So, any time we see a right triangle showing up, anything we have showing up with perpendiculars--0868

it is a good idea to think, "Oh, I wonder if I could use the Pythagorean theorem here."0873

It will be very, very useful in a whole bunch of situations.0877

If you are not really comfortable with using it at this point, definitely go back and review this idea.0880

Either search for it on the Internet, or just try to do a couple of exercises and make sure you have practiced on it.0883

Or go review it on Educator.com: listen to the lecture, and then practice some exercises.0888

But you want to make sure that you are definitely comfortable with the Pythagorean theorem,0891

because it is going to show up a whole lot for the rest of the time you are doing math.0894

All right, on to distance in two dimensions: what if we wanted to find the distance between (0,0) and (6,8)?0898

Well, we can't just subtract and take absolute values, because we have two dimensions that we are running in.0904

We have to deal with both of these things at once.0910

What we do is say, "Let's turn this into a triangle."0912

We drop a perpendicular from (6,8); we now have this right angle in the corner.0916

And with this right angle in the corner, we can use the Pythagorean theorem.0921

When we did midpoint, we dropped down perpendiculars; we drew out horizontals and perpendiculars.0926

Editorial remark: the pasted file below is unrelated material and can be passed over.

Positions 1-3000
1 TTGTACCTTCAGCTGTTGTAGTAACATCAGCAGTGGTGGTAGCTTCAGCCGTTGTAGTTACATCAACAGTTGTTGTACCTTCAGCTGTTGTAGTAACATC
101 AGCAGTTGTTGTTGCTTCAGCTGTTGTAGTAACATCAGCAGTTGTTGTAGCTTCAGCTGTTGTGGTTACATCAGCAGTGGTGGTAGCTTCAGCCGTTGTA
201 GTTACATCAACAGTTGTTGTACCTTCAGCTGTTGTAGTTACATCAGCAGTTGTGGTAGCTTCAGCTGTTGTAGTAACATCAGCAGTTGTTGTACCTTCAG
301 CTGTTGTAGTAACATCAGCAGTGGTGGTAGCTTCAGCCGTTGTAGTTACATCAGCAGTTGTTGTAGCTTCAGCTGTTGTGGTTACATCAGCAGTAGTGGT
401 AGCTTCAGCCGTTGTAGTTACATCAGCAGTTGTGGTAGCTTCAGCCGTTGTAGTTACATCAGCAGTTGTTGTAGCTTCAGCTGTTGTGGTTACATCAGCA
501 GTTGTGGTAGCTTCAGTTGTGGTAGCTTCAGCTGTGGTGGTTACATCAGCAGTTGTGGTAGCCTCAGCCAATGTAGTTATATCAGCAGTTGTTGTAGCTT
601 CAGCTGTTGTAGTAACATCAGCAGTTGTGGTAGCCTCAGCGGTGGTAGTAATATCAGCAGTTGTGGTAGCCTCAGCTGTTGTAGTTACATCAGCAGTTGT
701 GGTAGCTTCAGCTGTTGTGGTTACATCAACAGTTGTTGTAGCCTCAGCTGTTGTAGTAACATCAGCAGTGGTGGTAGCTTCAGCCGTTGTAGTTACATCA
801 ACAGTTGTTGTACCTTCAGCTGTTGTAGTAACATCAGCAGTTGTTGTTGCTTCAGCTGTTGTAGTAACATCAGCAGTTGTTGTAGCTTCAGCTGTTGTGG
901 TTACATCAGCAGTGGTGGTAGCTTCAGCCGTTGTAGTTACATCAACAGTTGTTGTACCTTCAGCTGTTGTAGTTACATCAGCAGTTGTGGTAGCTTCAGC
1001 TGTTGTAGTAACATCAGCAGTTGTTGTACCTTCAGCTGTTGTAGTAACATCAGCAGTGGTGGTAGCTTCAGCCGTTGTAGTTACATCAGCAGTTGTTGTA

And we were able to get a right triangle going on, which will help us to find middle locations for horizontal and vertical.0931

Now, we are allowing us to find horizontal lengths and vertical lengths.0937

We break it into horizontal and vertical parts.0940

So, if we are at (6,8) up here, then the distance that we traveled horizontally is 6.0943

The distance that we traveled vertically is 8: remember, 6 is because that is the horizontal portion; 8 is because that is the vertical portion.0949

So, we use the Pythagorean theorem: we know that d2, the diagonal, the hypotenuse,0957

is going to be equal to 62 + 82 = 36 + 64 = 100.0961

So, for our diagonal, our distance, d, equals 10.0968

So, we can figure out that this has to be 10, up here on that side, because we can turn it into a right triangle, which allows us to apply the Pythagorean theorem.0972

What if we look at this in a more general way, where we just get two arbitrary points,0982

where we don't know what they are--(x1,y1), our first point, and (x2,y2).0985

Now, I didn't talk about this explicitly the first time, but when I say x1, I am not saying x times 1; I am just saying our first x.0990

x the first, y the first, x the second, y the second--(x1,y1),(x2,y2)--0996

that is what you should interpret when you see those little subscripts, those little numbers on the bottom right.1003

So, (x1,y1), (x2,y2): they are just two arbitrary points, sitting out in a plane.1008

We can continue with this idea: we will make a triangle.1013

We will toss out a horizontal from this one; we will go straight with a horizontal out.1016

And we will drop directly down with a vertical, like this; and that will guarantee us that we have a right triangle that we can now work with.1023

And now, we have a way of being able to talk about the distance of that.1034

So, we draw that in, and we can say, "Oh, what is the horizontal length?"1037

Well, since we ended up at x2 (because it is going to have the same horizontal location as our second point),1040

we went from x1 to x2; our distance is the absolute value of (x2 - x1).1047

The horizontal length is going to be the absolute value of (x2 - x1).1053

What is the vertical length--what is the vertical leg of our triangle?1056